Oh phooey! I can just see some of you rolling your eyes heavenwards as you read this… Some of you might guffaw and note that this is nonsense: we’re still using chemicals and the robins still return and sing. Some of you might guffaw and note that you’re okay, you’re healthy, as is your family.
Others among you might note that Rachel Carson was one of the first writers of the last century to make us sit up and look about us to appreciate our place amid our shared, natural world. Former US Vice-President Al Gore credits her with galvanizing his nation’s collective conscience-raising which resulted in the creation of the Environmental Protection Agency. (If you have the Internet, check out The Ecology Hall of Fame at http://www.ecotopia.org/ehof/carson/bio.html)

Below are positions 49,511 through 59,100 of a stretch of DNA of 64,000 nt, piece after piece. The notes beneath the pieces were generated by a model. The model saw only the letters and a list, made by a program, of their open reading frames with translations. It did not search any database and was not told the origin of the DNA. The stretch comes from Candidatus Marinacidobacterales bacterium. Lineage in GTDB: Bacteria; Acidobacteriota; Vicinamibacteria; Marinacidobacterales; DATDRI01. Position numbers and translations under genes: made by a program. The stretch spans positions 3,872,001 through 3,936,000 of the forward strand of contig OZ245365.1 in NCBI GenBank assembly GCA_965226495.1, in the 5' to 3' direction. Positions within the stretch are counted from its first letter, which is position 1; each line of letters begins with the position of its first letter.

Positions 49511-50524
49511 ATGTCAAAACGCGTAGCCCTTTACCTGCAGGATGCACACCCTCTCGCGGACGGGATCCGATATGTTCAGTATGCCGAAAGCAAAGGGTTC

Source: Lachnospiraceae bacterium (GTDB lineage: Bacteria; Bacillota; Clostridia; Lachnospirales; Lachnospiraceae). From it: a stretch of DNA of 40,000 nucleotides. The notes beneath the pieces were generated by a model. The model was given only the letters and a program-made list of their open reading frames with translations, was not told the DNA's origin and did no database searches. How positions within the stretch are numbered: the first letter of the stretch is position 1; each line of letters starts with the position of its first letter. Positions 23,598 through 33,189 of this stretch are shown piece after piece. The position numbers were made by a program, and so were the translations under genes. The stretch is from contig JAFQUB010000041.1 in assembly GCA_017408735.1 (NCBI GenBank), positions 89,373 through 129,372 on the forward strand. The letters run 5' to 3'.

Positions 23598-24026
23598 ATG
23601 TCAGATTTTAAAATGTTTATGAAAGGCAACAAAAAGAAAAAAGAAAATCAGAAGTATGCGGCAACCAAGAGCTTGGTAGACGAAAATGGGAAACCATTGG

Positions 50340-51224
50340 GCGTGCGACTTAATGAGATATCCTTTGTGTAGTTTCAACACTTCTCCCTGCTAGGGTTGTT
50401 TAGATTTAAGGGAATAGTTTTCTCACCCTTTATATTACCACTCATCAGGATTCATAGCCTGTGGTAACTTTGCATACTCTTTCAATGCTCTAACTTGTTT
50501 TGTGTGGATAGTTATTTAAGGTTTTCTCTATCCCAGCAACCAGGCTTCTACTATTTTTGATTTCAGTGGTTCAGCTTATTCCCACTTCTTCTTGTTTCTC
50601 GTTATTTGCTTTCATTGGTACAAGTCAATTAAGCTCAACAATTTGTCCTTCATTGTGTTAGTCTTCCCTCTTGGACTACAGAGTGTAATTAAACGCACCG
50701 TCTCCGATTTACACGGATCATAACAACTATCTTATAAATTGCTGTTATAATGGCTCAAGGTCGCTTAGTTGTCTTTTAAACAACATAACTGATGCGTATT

Carson’s cautions remain appropriate today. And personally, I wish that Liberal Health Minister Anne McLellan had given a bit more thought to Rachel Carson and Silent Spring.
I bet that two organizations — the Sierra Club of Canada and Canadian Cancer Society — would agree with me. Both associations — one which lobbies for environmental, the other health awareness — worked hard to encourage the Liberals to ban cosmetic use of pesticides.
So, exactly what does that word “cosmetic” really mean? Here’s the ITP Nelson Canadian Dictionary definition. “Cosmetic: something superficial used to cover a deficit or defect.” It’s this word “superficial” that’s key: we must ask ourselves this: is a chemically-treated lawn really necessary? The answer, truly, is: no.
What would the ban have meant in the context of pesticide control? That use of pesticides on public and private lawns would be banned. Is this significant? Why, yes! What does the purchase and use of such chemicals cost us taxpayers in terms of direct cost, not to mention long-term personal health costs? The cost is financial. The cost is long-term health — or the lack of it.